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Memorial Day: More Than BBQ and Blackout Cakes

Memorial Day: More Than BBQ and Blackout Cakes

I am going to be truthful about my thoughts of Memorial Day. When I was younger it was a day that kicked off the Summer. I knew that soon I was going to be out of school and I could finally throw down the backpack and sleep in past 6 a.m. In college it was that extra weekend I spent with friends before traveling South for the summer. Now over the last couple of years, my opinion of this day has changed, even more so now since the Veterans Administration has come under fire for cooking their books.

In my family, there is a long line of military service. Two of my uncles served during Vietnam as well as my mother. My Uncle Donnie was a Marine Corp Veteran and cartoonist. During my last two years of high school, he was there helping doing the small stuff. When I looked back on his life, I believe I will always remember his smile and knack for teaching me the correct way to iron my clothes. Did Vietnam affect him more than most of the soldiers that came home? I think his prospective, in my opinion, was that he survived when most did not. He never talked about that time. Even when the journalist part of me wanted to ask more questions. He did not die during Vietnam. That is a true fact. But he left something behind.

I think during any war or conflict everyone leaves something behind, whether they were directly involved or not. My Uncle Donnie died a couple years ago and during this time where there was talk about his problems, I would rather remember the good memories I have of him as a child. The man who bought me cookies and soda when I wasn't suppose to have it. The man who walked me to the school bus a couple times because it was pitch black and I was more than a little scared to take that trek in the woods alone. I will remember him for the good because that's all I can allow myself to do right now.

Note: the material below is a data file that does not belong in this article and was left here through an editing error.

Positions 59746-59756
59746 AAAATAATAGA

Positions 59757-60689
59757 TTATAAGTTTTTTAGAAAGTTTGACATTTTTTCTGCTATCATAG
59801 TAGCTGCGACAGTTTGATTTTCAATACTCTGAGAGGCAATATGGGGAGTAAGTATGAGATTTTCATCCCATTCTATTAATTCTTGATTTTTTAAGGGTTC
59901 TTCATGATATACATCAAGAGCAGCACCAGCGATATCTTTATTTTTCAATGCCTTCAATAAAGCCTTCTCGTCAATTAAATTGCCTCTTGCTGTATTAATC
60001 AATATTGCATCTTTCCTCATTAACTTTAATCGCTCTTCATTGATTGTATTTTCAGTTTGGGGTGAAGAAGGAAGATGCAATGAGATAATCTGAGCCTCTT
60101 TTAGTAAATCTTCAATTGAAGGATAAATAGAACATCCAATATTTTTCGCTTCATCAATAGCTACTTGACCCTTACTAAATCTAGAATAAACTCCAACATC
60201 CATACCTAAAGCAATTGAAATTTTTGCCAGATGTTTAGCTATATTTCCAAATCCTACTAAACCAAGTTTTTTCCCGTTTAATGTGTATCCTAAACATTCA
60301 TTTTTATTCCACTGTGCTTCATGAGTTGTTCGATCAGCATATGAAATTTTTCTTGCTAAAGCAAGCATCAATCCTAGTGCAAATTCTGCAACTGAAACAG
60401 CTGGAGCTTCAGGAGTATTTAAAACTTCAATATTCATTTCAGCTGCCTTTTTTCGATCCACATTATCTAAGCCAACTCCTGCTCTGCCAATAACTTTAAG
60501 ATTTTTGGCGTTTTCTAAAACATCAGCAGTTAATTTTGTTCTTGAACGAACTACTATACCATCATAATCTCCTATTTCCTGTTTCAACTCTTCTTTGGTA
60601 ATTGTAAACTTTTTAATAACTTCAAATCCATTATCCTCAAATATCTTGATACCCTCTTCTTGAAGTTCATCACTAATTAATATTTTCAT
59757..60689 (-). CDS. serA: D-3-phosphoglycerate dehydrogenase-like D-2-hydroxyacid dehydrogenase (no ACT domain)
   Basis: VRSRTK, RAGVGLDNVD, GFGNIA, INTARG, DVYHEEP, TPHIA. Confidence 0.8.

My Uncle Ken was a Marine, too. I remember seeing this photo book back when I was about fourteen years-old of him and his friends. I remember my mom going through some boxes before a family reunion and deciding to bring the photos with her. I remember him smiling at some and not at others. I think it was to the fact that some of his friends did not come back home. He never spoke too much about his time there with me. I honestly was a bit scared to ask. Uncle Ken was a little intimidating when I was a child and I think having to crank my neck and look up every time I had a conversation with him had something to do with it. While my short stature still stuck with me, I thought he was less intimidating now that I was older.

Most of my memories of family have been centered around food and with those memories I can still remember him manning the grill with my uncles and talking about the latest game no matter the sport or political situation that had came up on the news. He genuinely enjoyed the company of others and was a generous man. He died almost two weeks ago and I don’t think the full impact of his death has hit me yet. No he did not die during combat but he was changed by it.

Memorial Day is one of those holidays that most people can get a four day weekend out of. I think remembering the fallen and those who sacrificed their lives is far from anyones mind when laughing with friends, cooking BBQ and playing on the beach. I was one of those people. The four day weekender, who thought of this time as a reprieve from the hustle of life. But with my uncles deaths and having friends who served my prospective is different now. I will still be happy to spend this time with friends, but in the back of my mind I will think of my uncles because there is no way of getting around this holiday and its meaning as they were soldiers that served their country.